Modula-2 Reloaded ⋄ Glossary

Modula-2 Reloaded

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Glossary

Abstract Data Type

An abstract data type, or ADT, is a type whose internal structure and semantics are hidden from the user of the type and has its semantics defined by the library module that provides the ADT.

ADT Library Module

A library module that defines an abstract data type with the same name as its own module identifier is called an ADT library module. Such a module follows the module-as-a-type paradigm.

Auto-Casting, Auto-Casting Parameter

The property of a formal parameter to accept any constant or variable of any data-type to type cast a passed-in actual parameter to the data type of the formal parameter is called auto-casting. There are two kinds: casting to an open array and casting to an address. The parameter is called an auto-casting formal parameter. Auto-casting semantics were first introduced in classic Modula-2 but without any associated terminology.

Binding

Binding is the attachment of attributes to a syntactic entity. While most bindings are language defined and immutable, Modula-2 R10 provides three kinds of bindings that are user-definable.

Binding to Built-in Syntax

A library that implements an abstract data type may define a procedure and bind it to built-in syntax that would otherwise only be available in association with built-in types. The bound-to syntax may then be used with the abstract data type as if it was built-in.

Binding to an Operator

A library that implements an abstract data type may define a procedure and bind it to an operator. The bound-to operator may then be used with the abstract data type as if it was built-in.

Binding to a Predefined Procedure

A library that implements an abstract data type may define a procedure and bind it to the identifier of a pre-defined procedure. The bound-to procedure may then be passed parameters of the abstract data type.

Collection Type, Accessor, Value

A type with an arbitrary number of elements all of which are of the same type is called a collection type. An instance of a collection type is called a collection. The values of a collection are addressable by an accessor. A collection whose values are accessed by index is called an indexed collection or array. A collection whose values are accessed by key is called a key-value collection or dictionary.

Compliance

Full Compliance

An implementation that fully complies with the Modula-2 R10 language specification in every aspect is a fully compliant implementation. A fully compliant implementation that adds syntax, operators, reserved words predefined identifiers, pseudo-modules or language pragmas is a fully compliant superset. It may be domain specific.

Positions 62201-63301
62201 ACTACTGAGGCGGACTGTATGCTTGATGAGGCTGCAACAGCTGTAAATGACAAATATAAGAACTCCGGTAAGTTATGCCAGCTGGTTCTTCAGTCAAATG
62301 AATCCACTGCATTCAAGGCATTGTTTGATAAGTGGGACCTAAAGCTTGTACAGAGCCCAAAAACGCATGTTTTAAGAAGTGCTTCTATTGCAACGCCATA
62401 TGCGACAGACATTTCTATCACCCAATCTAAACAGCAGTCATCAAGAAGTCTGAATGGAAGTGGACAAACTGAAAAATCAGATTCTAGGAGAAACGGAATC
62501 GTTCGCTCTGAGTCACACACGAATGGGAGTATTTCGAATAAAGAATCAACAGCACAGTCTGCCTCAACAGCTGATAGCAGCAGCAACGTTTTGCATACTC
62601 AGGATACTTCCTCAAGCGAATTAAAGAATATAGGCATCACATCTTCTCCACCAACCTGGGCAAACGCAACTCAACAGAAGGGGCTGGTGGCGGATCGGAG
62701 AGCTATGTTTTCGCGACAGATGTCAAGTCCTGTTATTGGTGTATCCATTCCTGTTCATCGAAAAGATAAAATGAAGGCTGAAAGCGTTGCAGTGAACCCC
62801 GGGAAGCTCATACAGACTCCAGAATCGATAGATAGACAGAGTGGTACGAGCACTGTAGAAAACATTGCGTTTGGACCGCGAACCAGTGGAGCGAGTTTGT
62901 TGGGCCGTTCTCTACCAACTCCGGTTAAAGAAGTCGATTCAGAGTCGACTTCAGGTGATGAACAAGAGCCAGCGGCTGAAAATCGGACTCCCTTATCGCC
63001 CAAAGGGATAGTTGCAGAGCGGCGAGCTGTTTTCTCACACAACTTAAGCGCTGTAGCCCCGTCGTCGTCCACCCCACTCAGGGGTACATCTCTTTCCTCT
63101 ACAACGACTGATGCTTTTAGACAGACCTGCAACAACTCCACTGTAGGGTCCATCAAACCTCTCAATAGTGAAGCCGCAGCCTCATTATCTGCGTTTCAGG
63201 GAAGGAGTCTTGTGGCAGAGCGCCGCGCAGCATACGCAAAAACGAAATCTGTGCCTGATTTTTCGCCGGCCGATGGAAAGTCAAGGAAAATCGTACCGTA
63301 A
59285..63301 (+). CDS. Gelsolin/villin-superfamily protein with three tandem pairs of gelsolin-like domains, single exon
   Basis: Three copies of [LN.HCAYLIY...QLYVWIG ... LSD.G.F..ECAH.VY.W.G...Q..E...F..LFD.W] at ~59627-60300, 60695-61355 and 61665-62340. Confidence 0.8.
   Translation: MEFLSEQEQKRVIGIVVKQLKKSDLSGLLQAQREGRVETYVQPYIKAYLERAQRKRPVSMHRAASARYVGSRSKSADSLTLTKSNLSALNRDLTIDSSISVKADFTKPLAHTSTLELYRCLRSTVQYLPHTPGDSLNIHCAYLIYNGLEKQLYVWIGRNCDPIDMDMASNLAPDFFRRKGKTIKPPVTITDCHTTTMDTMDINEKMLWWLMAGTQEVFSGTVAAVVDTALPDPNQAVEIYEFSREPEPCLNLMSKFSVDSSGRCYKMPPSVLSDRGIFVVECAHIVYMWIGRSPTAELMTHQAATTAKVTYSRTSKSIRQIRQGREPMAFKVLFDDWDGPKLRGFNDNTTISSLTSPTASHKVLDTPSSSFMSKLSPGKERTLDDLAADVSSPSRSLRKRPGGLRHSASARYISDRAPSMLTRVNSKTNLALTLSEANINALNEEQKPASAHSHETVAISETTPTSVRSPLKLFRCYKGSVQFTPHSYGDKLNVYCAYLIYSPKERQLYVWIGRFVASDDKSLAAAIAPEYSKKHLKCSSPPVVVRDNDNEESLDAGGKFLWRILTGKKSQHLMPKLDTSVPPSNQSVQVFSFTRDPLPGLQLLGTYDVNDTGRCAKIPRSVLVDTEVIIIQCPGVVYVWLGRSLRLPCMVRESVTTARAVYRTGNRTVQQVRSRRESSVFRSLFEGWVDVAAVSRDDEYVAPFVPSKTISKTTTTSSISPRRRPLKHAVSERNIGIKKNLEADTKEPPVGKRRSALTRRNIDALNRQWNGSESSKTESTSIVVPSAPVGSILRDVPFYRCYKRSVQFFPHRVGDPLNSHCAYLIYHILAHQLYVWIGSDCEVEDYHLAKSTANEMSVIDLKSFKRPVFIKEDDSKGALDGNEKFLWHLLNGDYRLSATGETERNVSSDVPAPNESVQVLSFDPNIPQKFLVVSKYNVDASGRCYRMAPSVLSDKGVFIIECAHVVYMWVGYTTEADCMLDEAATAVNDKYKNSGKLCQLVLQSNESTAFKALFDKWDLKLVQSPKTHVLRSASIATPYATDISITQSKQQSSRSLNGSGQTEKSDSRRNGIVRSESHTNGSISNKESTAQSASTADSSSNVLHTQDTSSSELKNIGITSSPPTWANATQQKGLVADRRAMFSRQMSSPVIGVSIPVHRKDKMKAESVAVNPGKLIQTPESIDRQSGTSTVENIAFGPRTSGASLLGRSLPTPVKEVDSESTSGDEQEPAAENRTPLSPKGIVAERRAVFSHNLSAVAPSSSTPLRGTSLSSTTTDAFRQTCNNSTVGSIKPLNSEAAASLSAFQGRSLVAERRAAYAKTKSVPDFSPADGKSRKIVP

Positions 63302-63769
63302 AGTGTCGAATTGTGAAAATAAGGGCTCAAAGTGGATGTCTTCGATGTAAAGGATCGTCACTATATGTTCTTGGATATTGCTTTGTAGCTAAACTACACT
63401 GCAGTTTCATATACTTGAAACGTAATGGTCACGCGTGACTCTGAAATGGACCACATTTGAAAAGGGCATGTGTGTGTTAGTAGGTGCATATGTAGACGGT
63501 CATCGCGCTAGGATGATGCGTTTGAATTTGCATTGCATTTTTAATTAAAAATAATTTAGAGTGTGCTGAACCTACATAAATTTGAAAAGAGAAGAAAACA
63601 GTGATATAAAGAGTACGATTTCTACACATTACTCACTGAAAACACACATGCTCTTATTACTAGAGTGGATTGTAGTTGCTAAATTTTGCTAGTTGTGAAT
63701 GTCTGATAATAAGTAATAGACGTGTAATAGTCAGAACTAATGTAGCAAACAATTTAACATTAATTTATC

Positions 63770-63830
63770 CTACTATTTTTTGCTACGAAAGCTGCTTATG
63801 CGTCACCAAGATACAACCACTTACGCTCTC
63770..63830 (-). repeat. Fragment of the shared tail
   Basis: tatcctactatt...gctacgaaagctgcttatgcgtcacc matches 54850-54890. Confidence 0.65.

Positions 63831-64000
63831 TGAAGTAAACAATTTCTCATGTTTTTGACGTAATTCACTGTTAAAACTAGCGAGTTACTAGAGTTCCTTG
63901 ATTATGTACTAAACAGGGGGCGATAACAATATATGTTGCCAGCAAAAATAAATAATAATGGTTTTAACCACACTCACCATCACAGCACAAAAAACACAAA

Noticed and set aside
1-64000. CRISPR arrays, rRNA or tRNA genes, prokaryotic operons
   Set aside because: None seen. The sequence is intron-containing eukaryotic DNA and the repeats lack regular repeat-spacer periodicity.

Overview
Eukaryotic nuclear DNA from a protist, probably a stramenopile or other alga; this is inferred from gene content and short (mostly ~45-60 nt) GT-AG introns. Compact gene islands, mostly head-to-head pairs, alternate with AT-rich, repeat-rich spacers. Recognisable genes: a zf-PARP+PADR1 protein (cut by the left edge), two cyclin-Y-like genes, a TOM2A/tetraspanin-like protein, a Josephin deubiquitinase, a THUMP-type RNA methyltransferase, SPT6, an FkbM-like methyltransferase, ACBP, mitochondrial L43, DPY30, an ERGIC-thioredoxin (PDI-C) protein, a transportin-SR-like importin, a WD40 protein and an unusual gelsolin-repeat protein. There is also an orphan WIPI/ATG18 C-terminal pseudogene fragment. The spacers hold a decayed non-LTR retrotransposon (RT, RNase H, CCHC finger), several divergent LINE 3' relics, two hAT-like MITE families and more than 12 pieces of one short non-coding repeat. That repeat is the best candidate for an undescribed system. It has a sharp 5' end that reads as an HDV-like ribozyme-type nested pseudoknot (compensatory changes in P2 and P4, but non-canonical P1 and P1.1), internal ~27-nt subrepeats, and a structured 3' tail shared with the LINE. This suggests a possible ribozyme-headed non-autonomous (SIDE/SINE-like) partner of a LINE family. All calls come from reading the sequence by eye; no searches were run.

Partial Compliance

An implementation that omits any syntax, operators, reserved words, predefined identifiers, pseudo-modules or mandatory language pragmas, but complies with the Modula-2 R10 specification in those parts that it implements is a partially compliant implementation or partially compliant subset. Such a subset may be domain specific.

Non-Compliant Derivative

An implementation that provides any modified syntax, operators, predefined entities, pseudo-modules or language pragmas but is otherwise based on the Modula-2 R10 specification is a non-compliant derivative.

Coordinated and Uncoordinated Superset

A compliant language superset whose additional symbols, reserved words, predefined identifiers or language pragmas have been reserved in the language specification for exclusive use by the superset is a co-ordinated superset. A compliant language superset that is not coordinated is an uncoordinated superset.

Indeterminate Record, Indeterminate Field, Discriminant Field

An indeterminate record is a record with an indeterminate field. An indeterminate field is a record field whose size is determined only at runtime. A discriminant field is a record field that holds the size of an indeterminate field. The indeterminate field is not resizable and the discriminant field has single-assignment semantics.

Module as a Manager, Module as a Type

Under the module-as-a-manager paradigm, a module provides facilities to create, destroy, inspect and manipulate entities of a data type that is not provided by the module itself. Under the module-as-a-type paradigm, a module provides both the type itself and the operations defined for the type.

Mutability and Immutability of Variables

A variable is always mutable when referenced from the scope in which it is declared. However, a variable may be immutable within the context of a different scope than that in which it was declared.

Named Type, Anonymous Type

A named type is a type that has a name associated with it and can be identified by its name which is called its identifier. An anonymous type does not have a name associated with it and it can only be identified by its structure.

Open Array, Open Array Parameter

An open array is an array whose size is not specified. An open array parameter is a formal parameter whose formal type is an open array. In a call to a procedure with an open array parameter, any array of the same dimension and base type may be passed in for the open array parameter.

Parameter

A parameter is an entity to pass data into and possibly out of a procedure or function.

Formal Parameter, Actual Parameter

A parameter defined in the header of a procedure or function is called a formal parameter. A parameter passed in a call to a procedure or function is called an actual parameter.

Predefined, Predefined Identifier